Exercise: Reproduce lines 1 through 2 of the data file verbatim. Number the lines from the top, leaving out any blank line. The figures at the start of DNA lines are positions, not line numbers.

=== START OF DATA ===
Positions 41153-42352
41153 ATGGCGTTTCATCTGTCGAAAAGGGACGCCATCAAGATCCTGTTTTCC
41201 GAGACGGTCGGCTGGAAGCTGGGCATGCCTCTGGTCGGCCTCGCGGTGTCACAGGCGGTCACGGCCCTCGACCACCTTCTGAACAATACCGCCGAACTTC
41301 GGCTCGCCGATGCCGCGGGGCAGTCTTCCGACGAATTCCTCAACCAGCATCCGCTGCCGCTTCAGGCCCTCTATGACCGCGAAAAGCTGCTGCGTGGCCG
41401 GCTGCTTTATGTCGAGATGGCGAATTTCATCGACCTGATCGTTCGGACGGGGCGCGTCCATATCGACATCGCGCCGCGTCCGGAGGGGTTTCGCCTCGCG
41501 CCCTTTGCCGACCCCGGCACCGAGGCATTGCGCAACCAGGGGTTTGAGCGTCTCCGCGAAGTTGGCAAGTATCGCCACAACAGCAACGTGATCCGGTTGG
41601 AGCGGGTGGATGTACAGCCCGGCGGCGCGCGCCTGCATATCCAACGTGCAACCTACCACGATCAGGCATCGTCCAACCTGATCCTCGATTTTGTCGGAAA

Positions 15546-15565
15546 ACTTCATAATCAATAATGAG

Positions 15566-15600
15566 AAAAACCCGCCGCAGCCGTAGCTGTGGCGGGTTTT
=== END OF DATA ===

Positions 41153-42352
41153 ATGGCGTTTCATCTGTCGAAAAGGGACGCCATCAAGATCCTGTTTTCC